Discrete Circular Distributions

 

Consider a circular arrangement of D bins, into which are placed n marbles randomly with uniform distribution. What is the probability that all the marbles will be located within N consecutive bins? If N is less than or equal to D/2, the answer is easy to see, as discussed in another note. Briefly, the question is equivalent to whether n randomly placed arc spans of length N all have some common overlap, and we can consider how many of the Dn different arrangements of n such arcs intersect in at least one bin. Focusing on just one particular bin, we know there are Nn distinct arrangements for which every arc includes that bin. Multiplying this by D, the number of bins, gives a first estimate of the total number of arrangements with at least one bin in common. Each arrangement with exactly one bin in common has been counted exactly once in this estimate, but each arrangement with two bins in common has been counted twice (once for each of the common bins). Likewise each arrangement with three common bins has been counted three times, and so on. To eliminate the duplicates, consider the number of arrangements that have (at least) two particular adjacent bins in common. The number of such arrangements for any particular pair of adjacent bins is clearly (N-1)n, and we can again multiply this by D to give an estimate of the total number of such arrangements. This counts the arrangements with exactly two common bins just once, but it counts those with three common bins twice, and so on. Therefore, subtracting this number from the previous number, and dividing the result by Dn (the total number of all possible arrangements) gives the probability of overlap between all n of the arcs

 

 

But, again, this applies only if N is less than or equal to D/2. The question is how to generalize this for cases when N is greater than D/2. The solution for continuous circular arcs is well known, but the discrete case seems to be less so. At one extreme, with N = D-1, the answer is easy to see. Letting cj denote the event that none of the marbles is located in the jth cell (bin), the event of interest is the union of these n events, so the probability of all n marbles being located in an arc of length N = D-1 is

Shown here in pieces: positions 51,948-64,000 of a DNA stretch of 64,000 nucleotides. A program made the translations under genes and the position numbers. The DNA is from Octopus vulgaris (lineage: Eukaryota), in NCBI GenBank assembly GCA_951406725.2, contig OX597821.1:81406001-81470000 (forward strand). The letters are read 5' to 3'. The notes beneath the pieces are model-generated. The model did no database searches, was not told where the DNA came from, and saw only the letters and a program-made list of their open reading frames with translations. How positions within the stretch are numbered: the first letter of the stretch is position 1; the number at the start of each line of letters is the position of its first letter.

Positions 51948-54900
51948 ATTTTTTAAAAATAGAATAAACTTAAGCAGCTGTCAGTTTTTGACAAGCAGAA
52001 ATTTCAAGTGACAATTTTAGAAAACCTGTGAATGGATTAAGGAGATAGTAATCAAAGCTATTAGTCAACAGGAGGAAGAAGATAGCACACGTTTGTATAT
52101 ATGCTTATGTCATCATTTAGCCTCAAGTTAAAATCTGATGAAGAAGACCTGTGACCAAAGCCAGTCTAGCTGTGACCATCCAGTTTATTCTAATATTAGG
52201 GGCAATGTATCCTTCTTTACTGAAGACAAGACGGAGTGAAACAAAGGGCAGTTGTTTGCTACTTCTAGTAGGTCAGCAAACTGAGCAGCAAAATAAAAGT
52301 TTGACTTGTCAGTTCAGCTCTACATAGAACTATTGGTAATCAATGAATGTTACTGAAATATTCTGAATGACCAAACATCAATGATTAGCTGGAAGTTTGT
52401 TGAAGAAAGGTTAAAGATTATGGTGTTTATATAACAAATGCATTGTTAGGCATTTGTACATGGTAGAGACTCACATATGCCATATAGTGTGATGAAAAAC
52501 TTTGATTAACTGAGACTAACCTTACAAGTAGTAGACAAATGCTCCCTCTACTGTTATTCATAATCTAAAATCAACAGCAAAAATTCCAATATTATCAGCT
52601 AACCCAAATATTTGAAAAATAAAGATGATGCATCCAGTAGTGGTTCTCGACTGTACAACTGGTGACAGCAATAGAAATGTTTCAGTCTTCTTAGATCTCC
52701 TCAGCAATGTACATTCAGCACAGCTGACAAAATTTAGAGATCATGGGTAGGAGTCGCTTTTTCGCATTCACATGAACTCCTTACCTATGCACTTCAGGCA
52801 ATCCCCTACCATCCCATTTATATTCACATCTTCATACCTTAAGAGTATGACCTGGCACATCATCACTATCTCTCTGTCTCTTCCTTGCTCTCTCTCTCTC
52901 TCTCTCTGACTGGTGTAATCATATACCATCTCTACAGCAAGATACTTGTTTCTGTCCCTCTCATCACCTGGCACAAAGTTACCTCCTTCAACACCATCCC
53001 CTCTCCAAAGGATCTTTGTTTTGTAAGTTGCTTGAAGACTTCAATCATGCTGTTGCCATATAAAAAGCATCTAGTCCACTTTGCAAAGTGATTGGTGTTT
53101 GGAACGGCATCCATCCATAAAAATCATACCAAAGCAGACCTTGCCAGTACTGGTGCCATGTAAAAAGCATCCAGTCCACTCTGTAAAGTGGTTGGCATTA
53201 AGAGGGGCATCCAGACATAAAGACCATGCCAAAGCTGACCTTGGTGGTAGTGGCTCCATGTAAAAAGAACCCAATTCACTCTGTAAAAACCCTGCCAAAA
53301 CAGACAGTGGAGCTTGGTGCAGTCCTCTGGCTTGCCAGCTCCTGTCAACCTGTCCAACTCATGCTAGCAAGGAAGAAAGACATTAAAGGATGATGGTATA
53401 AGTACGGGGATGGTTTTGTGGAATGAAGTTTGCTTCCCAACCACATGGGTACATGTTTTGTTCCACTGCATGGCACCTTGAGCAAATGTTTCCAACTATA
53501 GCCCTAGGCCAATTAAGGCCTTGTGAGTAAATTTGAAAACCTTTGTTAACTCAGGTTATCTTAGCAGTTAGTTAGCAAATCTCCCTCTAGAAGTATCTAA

Hence the probability is

 

 

In the case N = D 2 we need to assess the probability of the event

 

 

The first-order terms are all products of two distinct elements, and there are D such terms, so they contribute D[(D-2)/D]n to the probability, but the second-order terms are more complicated, because the first-order terms are not all mutually independent. There are a total of D(D-1)/2 second-order terms, and of these, D consist of products of three distinct elements, and D(D-3)/2 consist of products of four distinct elements. Proceeding to the third order terms, there are a total of D(D-1)(D-2)/6, consisting of D products of four, D(D-4) products of five, and D(D-4)(D-5)/6 products of six distinct elements. We can continue to find higher order terms, until all combinations have been exhausted, and then consolidate terms, noting that the kth order terms consisting of j products contribute

 

 

to the total probability. The same approach can be taken for any N, by setting the D basic elements to the D products of D-N consecutive elements ci. As an example, suppose we wish to determine the formula for the probability of all n marbles lying within a span of N=12 cells in a circle of D=16 cells. We seek the probability of the event